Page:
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Reports from two Chinese worker-advocacy organizations point to a darker side of the new iPhone 5 release. Less than a month ago, it seemed that Apple's (Nasdaq: AAPL ) manufacturing partner had finally cleaned up its act, but new labor issues threaten to further tarnish the company's image. Is Apple's reputation sliding down a slippery slope it can't recover from?
A New York Times article published on Monday highlights further labor infractions by Apple's Chinese manufacturer, Foxconn International Holdings. Foxconn is Apple's largest supplier, but its 1.2 million-person workforce also builds devices for companies such as Cisco (Nasdaq: CSCO ) , Hewlett-Packard (NYSE: HPQ ) , Intel (Nasdaq: INTC ) , and Nokia (NYSE: NOK ) .
After several journalists first revealed gross misconduct at Foxconn's facilities earlier this year, Apple hired the Fair Labor Association to launch a full-scale investigation into its manufacturing practices. An August update not only reported that Foxconn had completed all necessary tasks on time, but also that the company was actually ahead of schedule on reforming its worker conditions.
Then this happened: China Labor Watch and Students and Scholars Against Corporate Misbehavior both revealed that Foxconn is using unpaid "interns" as labor on their assembly lines. Foxconn employs around 32,000 students, almost 3% of its entire workforce. Students receive a monthly $80 stipend, while Foxconn pays the rest of their would-be salary to the student's school.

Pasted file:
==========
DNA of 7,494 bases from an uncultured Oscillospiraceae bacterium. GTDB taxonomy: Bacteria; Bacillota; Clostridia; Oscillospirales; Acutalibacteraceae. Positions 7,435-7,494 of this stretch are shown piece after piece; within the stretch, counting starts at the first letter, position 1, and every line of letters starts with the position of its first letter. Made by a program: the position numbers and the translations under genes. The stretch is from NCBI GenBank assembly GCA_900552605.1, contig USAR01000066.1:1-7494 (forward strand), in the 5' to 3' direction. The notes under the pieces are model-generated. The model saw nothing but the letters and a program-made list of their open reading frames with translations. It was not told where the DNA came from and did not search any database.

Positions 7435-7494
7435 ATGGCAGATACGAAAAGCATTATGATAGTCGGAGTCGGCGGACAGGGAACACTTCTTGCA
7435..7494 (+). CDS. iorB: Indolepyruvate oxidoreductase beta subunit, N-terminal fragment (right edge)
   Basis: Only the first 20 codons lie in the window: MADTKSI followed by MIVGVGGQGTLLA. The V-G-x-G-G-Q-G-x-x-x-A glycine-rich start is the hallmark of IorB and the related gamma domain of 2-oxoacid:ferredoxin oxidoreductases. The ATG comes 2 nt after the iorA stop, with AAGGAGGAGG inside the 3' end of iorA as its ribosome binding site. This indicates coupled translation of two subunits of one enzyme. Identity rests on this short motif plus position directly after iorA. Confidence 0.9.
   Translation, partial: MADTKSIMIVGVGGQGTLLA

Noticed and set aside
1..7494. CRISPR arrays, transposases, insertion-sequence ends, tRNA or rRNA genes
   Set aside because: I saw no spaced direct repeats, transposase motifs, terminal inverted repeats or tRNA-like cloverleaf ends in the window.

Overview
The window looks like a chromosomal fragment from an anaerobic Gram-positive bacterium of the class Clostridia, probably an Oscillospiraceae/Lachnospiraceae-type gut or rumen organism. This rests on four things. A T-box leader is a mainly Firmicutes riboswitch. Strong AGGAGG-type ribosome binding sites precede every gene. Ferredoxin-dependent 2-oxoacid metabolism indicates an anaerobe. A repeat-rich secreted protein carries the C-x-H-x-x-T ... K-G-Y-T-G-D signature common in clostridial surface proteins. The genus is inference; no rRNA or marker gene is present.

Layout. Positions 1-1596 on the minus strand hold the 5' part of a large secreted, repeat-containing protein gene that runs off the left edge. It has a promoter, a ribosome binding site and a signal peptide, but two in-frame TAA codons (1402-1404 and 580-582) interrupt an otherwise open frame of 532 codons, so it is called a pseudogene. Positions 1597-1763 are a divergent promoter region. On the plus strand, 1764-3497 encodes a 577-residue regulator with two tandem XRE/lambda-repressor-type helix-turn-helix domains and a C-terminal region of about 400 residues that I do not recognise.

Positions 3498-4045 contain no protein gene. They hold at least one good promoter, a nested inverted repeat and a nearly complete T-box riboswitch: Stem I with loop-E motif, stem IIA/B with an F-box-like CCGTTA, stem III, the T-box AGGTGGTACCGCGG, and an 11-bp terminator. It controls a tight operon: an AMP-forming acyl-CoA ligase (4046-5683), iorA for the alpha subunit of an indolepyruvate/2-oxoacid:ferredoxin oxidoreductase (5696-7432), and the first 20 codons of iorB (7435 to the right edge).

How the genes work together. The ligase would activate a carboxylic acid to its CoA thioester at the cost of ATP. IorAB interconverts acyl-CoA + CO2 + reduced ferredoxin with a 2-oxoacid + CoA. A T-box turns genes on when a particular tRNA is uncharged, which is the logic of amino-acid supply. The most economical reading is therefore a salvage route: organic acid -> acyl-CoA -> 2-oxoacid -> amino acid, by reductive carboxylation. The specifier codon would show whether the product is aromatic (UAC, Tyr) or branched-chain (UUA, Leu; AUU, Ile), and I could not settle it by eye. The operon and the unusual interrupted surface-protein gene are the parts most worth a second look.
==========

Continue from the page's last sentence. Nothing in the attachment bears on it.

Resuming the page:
Too much, too soon?
Although Apple and the Fair Labor Association might have been shocked to hear this news, Foxconn's labor shortage should have come as no surprise. With new regulations limiting worker overtime, Foxconn has had to dramatically increase its worker base in the past six months.
Unfortunately, Foxconn seems to have filled this need with hundreds of students pulled from school to assemble Apple products, including its new iPhone 5. China Labor Watch estimates that as much as 10% of iPhone assembly lines could currently be staffed by students to meet high short-term demand for Apple's newest device.
Foolish bottom line
Labor costs account for just 5% of an iPhone's total cost. If we assume that half of that occurs in China, Foxconn's labor amounts to around $10 of an iPhone's final price tag. Not insignificant, to be sure, but Apple's brand and reputation allow it to price its products at a 25% to 50% premium over competitors. You do the math: Apple shouldn't be risking $25 to $50 to save $10.
Even though Foxconn was calling the shots, Apple ultimately failed us on this one. The company needs to play hardball and not let mistakes like this go unnoticed. It's playing a dangerous game, and although I love Apple today, I'd really like to still love Apple tomorrow.
Despite all the bad publicity Apple's received, its transparency and accountability give me reason to believe that this company will continue to excel in the manufacturing sector. To understand the full context of Apple's business, the Fool has prepared a special report outlining his criteria for Apple's ultimate success or failure. It's chock-full of excellent analysis and comes with a full year of free updates, so be sure to pick up your copy today.
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